Nat Gas News
U.S. oil fields flared and vented more natural gas again in 2019: data
Reuters reports: The U.S. drilling industry flared or vented more natural gas in 2019 for the third year in a row, as soaring production in Texas, New Mexico, and North Dakota overwhelmed regulatory efforts to curb the practice, according to state data and independent research estimates. Flaring, or deliberately burning gas produced as a byproduct to oil, can worsen climate change by releasing carbon dioxide. Venting releases unburned methane, which is many times more potent than carbon dioxide as a greenhouse gas. Oil drillers tend to flare or vent gas when they lack pipelines to move it to market, or prices are too low to make transporting it worthwhile. “You’ve got a real waste issue,” said Colin Leyden, a policy advocate for the Environmental Defense Fund, which tracks flaring. “And everyone should be concerned about that.”
U.S. crude oil and natural gas production increased in 2018, with 10% fewer wells
World Oil reports: In 2018, while production was increasing, the total number of wells producing crude oil and natural gas in the United States fell to 982,000, down from a peak of 1,035,000 wells in 2014. This increase in production, despite the decline in the number of wells, reflects advances in technology and drilling techniques. The U.S. Energy Information Administration (EIA)’s updated U.S. Oil and Natural Gas Wells by Production Rate report shows how daily production rates of individual wells by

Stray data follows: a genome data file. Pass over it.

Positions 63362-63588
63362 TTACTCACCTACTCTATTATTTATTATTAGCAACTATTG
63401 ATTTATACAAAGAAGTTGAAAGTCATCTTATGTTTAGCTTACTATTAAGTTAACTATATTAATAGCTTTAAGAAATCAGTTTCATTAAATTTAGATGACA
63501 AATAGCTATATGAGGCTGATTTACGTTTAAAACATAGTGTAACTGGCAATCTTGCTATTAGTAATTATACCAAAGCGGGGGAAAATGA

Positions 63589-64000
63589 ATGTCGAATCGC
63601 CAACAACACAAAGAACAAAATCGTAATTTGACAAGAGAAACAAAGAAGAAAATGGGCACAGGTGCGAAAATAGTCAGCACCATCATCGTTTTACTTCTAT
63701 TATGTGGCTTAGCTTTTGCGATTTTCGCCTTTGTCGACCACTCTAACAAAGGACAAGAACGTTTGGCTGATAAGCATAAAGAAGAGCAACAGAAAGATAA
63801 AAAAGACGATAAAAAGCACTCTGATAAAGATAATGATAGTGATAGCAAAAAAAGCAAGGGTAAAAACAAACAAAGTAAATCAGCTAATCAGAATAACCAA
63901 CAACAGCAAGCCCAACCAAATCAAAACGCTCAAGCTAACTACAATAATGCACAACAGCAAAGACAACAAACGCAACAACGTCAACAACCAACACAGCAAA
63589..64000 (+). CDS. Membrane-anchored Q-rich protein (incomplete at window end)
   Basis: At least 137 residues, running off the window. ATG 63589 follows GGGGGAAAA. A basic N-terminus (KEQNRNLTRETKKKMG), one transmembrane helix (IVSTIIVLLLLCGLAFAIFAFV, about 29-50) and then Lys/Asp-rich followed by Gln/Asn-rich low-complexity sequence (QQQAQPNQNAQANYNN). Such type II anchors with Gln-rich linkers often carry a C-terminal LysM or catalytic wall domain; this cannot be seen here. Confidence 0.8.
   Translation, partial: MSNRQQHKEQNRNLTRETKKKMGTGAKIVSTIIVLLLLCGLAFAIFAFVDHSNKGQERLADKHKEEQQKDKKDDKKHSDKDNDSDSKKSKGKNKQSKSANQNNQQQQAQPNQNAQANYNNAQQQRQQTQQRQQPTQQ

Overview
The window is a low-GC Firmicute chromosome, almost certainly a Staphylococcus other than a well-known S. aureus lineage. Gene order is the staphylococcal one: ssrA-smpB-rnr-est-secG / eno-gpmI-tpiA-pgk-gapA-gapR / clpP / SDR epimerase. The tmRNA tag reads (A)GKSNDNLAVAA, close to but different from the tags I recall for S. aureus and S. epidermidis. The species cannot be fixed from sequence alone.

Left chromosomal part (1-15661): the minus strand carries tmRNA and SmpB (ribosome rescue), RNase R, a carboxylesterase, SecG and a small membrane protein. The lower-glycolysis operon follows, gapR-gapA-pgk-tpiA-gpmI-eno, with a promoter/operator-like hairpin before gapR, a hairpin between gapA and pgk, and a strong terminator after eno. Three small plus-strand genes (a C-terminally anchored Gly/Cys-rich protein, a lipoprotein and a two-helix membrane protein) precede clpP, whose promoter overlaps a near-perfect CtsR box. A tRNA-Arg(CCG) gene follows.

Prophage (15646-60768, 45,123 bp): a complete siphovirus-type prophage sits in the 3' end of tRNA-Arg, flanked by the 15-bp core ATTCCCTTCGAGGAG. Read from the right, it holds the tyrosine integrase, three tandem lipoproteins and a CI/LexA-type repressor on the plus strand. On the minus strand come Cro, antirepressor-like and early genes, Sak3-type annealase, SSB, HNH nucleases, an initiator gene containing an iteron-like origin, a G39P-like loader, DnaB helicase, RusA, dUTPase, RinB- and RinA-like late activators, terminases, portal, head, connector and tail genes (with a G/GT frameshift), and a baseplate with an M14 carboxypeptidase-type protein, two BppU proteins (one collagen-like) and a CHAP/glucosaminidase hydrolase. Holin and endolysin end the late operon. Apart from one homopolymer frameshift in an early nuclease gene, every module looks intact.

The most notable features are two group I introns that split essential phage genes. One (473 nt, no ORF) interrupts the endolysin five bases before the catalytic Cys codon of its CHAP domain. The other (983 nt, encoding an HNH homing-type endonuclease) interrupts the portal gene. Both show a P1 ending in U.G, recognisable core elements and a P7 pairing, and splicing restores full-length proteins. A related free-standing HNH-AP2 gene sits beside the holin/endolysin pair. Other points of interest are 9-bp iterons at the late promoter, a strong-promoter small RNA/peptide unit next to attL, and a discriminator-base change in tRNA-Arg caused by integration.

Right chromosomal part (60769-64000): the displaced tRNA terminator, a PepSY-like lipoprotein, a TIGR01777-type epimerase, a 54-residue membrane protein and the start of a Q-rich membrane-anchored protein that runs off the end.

state contributed to an increase in total crude oil and natural gas production in 2018. Wells classified as non-horizontal in the report—most of which are vertical wells—have decreased 10% from 935,000 in 2014 to 842,000 in 2018. Horizontal wells are relatively less common, but they are growing as a share of the total; the 99,000 horizontal wells drilled in 2014 accounted for 10% of the total. In 2018, 140,000 horizontal wells accounted for 14% of total wells drilled.